Figure 2 is a photograph of the L3G4200D die. Banks of interdigitated drive capacitors, located on the left and right hand sides of the die, induce vibration of the tuning fork proof mass structures (see Figure 3). Rotation around the X and Y axis in the plane of the die (pitch and roll) cause an out-of-plane deflection of the proof mass. The poly 1 capacitor plates (beneath the proof mass, in Fig. 4) sense the deflections. Rotation around the Z axis (yaw) gives in an in-plane deflection, sensed by interdigitated capacitor plates located along the top and bottom edge of the die.
Figure 2 – L3G4200D MEMS Die (click to enlarge)
Figure 3 – L3G4200D MEMS Structures (click to enlarge)
Figure 4 – L3G4200D Buried Poly 1 MEMS Die (click to enlarge)
The AK8975 found in the iPhone 4 is similar to the AK8973 found in the iPhone 3GS, although the 3GS part used a QFN package while the iPhone 4 compass used a wafer-level chip-scale-package (WL-CSP).
The AKM electronic compasses use integrated CMOS Hall sensor technology. Figure 5 shows the AK8975 die photograph; the Hall sensor structure is near the bottom left corner of the die. It comprises four discrete Hall sensor devices, one for each quadrant of the approximately circular structure. A metal solenoid coil lies within the open area between the Hall sensor devices. Detailed inspection confirmed that the Hall sensor devices on the AK8975 are identical to those used on the AK8973.
Figure 5 – AK8975 Die (click to enlarge)
Hall devices are sensitive only to the component of the magnetic field vector perpendicular to the surface of the die. The AKM electronic compass products thus incorporate a magnetic concentrator that serves to bend magnetic field lines parallel to the die surface, to obtain a component perpendicular to the surface. Figure 6 presents a plan-view X-ray of the 2 mm x 2mm AK8975, indicating the location of the magnetic concentrator.
Figure 6 – AK8975 WL-CSP Package X-Ray (click to enlarge)
Cross-sectional analysis of the packaged AK8975 shows that the magnetic concentrator, formed using a FeNi alloy, is mounted beneath the die (Fig. 7). The location of the Hall Sensor device and the solenoid coil are indicated on the micrograph.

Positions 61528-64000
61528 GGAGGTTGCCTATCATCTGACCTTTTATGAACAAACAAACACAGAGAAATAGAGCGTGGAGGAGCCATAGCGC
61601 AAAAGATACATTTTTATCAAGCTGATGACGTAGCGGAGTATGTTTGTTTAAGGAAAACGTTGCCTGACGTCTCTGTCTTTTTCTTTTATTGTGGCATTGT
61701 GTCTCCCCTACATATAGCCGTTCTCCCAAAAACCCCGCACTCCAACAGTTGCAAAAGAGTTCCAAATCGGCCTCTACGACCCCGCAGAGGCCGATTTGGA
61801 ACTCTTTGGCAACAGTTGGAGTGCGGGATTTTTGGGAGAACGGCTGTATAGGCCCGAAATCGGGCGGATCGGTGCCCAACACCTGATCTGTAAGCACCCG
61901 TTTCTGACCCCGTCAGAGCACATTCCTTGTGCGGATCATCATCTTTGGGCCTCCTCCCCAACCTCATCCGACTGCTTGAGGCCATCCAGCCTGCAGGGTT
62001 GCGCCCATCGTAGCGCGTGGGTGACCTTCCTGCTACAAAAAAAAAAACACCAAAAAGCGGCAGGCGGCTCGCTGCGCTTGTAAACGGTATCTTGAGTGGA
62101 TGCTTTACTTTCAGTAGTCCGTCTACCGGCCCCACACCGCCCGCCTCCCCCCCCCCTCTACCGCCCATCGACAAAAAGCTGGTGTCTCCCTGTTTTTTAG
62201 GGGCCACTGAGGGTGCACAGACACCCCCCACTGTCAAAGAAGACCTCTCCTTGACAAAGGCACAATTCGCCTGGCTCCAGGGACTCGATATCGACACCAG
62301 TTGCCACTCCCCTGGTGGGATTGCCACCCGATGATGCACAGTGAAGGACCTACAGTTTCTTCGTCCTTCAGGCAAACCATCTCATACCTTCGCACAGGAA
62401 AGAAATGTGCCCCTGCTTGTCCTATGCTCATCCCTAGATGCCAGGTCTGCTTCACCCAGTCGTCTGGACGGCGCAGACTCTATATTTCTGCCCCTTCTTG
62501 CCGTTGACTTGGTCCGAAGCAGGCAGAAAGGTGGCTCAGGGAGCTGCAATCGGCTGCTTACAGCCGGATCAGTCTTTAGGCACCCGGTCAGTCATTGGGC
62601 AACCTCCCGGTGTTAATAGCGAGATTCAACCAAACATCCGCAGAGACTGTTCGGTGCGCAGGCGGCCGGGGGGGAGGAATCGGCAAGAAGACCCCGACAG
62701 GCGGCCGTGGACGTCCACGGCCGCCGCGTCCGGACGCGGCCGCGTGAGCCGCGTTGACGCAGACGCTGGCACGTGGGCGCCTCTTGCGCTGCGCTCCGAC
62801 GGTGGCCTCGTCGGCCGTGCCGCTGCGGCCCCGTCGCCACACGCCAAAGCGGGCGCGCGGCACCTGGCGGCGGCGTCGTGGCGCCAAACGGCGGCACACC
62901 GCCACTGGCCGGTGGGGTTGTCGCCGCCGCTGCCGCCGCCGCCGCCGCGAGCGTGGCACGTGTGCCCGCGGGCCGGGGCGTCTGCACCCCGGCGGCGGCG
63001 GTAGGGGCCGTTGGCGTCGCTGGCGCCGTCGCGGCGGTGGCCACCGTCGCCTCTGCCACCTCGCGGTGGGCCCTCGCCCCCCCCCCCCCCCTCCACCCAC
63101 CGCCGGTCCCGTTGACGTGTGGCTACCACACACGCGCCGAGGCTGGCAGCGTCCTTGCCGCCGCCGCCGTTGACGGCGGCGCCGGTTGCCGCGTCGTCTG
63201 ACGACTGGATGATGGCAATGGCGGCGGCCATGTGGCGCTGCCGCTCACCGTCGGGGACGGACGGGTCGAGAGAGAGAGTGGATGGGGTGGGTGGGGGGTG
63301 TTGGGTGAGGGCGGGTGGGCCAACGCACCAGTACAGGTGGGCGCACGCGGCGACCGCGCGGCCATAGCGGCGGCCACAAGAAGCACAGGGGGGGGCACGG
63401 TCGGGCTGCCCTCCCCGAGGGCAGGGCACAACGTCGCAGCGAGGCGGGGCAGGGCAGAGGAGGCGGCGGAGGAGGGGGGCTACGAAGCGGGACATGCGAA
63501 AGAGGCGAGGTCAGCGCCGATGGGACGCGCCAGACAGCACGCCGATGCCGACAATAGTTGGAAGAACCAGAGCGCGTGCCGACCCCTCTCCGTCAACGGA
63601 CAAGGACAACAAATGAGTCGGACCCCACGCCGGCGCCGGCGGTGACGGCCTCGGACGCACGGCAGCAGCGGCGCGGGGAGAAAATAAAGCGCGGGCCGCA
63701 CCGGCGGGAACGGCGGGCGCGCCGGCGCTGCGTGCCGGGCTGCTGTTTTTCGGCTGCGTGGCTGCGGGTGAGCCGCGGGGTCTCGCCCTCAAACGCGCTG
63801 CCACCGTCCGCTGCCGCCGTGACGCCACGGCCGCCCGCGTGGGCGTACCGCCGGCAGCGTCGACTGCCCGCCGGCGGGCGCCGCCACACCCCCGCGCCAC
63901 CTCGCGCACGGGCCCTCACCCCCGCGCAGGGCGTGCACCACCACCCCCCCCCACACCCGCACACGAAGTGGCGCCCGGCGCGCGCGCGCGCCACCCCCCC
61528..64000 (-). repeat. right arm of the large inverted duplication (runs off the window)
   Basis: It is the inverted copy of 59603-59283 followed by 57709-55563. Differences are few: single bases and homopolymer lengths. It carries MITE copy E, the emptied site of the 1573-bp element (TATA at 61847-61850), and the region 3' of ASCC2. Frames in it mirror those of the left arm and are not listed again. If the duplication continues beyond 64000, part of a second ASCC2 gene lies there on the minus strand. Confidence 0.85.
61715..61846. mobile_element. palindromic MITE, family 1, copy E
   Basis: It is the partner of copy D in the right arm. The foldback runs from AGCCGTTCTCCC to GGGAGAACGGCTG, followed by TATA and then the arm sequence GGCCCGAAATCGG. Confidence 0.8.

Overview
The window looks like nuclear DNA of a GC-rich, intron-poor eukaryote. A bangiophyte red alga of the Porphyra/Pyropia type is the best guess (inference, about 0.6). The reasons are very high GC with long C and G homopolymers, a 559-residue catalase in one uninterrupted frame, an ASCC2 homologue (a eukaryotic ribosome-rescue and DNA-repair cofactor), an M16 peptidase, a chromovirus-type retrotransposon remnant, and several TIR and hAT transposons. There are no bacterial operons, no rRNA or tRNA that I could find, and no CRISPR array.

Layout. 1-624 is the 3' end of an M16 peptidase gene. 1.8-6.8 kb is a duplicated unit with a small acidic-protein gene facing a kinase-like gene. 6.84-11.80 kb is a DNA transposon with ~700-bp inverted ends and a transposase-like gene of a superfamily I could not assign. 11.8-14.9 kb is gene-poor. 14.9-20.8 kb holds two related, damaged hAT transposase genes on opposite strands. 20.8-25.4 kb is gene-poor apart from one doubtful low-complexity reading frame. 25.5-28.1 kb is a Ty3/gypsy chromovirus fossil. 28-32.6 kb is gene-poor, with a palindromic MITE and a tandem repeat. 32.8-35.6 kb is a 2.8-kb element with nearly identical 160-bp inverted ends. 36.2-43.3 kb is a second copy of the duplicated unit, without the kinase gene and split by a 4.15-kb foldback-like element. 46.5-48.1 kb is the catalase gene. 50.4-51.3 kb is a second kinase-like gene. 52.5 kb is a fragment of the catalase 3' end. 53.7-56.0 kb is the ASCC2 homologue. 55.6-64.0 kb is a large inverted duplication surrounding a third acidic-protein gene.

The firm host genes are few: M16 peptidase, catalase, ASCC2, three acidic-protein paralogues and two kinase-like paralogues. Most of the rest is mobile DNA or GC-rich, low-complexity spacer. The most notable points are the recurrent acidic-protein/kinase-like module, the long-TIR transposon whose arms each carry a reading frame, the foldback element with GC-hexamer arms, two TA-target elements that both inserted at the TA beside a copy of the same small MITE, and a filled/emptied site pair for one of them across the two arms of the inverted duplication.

Figure 7 – AK8975 Magnetic Concentrator Cross-Section (click to enlarge)
The integration of 9-DoF sensing into the iPhone 4 will, with certainty, enable new applications. The inclusion of the gyroscope raises the accuracy of motion sensing, for example for gesture recognition, while the incorporation of the compass improves navigation functionality.
The iPhone 4 has many other sensors, which incidentally is perhaps why it is so popular. The specifications on the Apple web site disclose the digital compass, gyroscope and accelerometer, discussed above, plus an LED-based proximity sensor and an LCD-based ambient light sensor that control the power to the screen, and multiple microphone sensors. Chipworks found three MEMS microphones, a Knowles and an Infineon inside the iPhone 4, plus another Knowles microphone in the ear bud wires.
The dominant sensor on the iPhone is, of course, the touch screen. This sophisticated sensor uses an Apple-branded 343S0499 Texas Instruments touch screen controller.
Finally, the iPhone 4 includes two OmniVision CMOS image sensor cameras, and OV5650 backside-illuminated (BSI) image sensor for the primary camera and a VGA secondary camera, likely the OV7738.
A question of interest is what new sensors will Apple include next? Possibilities might include a pressure sensor for barometric pressure and altitude measurements, although in this case the benefits to the user might be marginal.
It may be the case that Apple has exhausted the ranged of sensors that would provide significant benefit to the users. The iPhone 4 provides functionality that corresponds to three of the five the human senses including vision, hearing and touch. Is it likely that we would want our iPhone to be able to taste and smell?